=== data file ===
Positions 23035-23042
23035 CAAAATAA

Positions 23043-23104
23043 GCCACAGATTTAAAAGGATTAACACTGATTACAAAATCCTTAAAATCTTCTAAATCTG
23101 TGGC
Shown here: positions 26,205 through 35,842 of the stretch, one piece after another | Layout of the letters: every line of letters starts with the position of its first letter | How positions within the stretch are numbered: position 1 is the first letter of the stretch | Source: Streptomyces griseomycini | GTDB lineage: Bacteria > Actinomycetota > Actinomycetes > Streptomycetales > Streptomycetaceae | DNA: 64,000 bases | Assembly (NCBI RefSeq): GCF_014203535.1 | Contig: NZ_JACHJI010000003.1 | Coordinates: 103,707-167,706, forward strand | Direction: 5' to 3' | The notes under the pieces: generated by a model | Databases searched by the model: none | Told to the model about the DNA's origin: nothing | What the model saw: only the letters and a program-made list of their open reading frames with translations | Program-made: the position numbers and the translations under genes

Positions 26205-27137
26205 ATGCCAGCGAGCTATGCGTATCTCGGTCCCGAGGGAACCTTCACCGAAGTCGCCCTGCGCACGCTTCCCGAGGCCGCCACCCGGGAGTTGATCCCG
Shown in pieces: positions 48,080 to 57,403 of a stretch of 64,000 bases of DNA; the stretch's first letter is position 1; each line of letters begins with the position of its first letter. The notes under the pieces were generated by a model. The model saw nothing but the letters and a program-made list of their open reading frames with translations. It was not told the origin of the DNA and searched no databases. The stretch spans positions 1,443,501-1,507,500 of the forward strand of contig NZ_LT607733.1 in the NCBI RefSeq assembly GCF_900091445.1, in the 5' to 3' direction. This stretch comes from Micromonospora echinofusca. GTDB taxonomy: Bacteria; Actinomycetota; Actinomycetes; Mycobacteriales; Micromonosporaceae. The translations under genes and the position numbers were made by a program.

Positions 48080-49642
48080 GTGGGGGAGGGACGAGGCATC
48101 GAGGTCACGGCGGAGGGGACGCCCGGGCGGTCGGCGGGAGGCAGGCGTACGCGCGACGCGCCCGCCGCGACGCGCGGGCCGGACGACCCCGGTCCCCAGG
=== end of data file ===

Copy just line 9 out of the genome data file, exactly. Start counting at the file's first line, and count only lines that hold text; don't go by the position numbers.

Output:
Shown in pieces: positions 48,080 to 57,403 of a stretch of 64,000 bases of DNA; the stretch's first letter is position 1; each line of letters begins with the position of its first letter. The notes under the pieces were generated by a model. The model saw nothing but the letters and a program-made list of their open reading frames with translations. It was not told the origin of the DNA and searched no databases. The stretch spans positions 1,443,501-1,507,500 of the forward strand of contig NZ_LT607733.1 in the NCBI RefSeq assembly GCF_900091445.1, in the 5' to 3' direction. This stretch comes from Micromonospora echinofusca. GTDB taxonomy: Bacteria; Actinomycetota; Actinomycetes; Mycobacteriales; Micromonosporaceae. The translations under genes and the position numbers were made by a program.